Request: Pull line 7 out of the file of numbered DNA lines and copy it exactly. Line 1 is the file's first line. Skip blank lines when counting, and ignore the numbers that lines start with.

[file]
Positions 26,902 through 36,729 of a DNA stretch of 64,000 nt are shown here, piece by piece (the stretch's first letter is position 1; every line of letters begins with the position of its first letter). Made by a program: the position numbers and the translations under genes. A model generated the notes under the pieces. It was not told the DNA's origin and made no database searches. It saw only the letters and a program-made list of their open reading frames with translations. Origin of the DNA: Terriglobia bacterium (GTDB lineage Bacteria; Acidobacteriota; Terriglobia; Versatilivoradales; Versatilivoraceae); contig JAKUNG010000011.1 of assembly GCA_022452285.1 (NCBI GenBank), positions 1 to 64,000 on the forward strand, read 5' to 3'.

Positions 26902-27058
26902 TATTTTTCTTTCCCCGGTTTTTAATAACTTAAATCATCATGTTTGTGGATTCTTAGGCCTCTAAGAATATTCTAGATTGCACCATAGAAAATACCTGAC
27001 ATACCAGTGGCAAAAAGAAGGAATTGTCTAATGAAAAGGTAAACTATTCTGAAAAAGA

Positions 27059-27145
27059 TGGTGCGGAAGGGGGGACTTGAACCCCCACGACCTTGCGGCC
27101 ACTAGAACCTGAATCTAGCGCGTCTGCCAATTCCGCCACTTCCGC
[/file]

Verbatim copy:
27101 ACTAGAACCTGAATCTAGCGCGTCTGCCAATTCCGCCACTTCCGC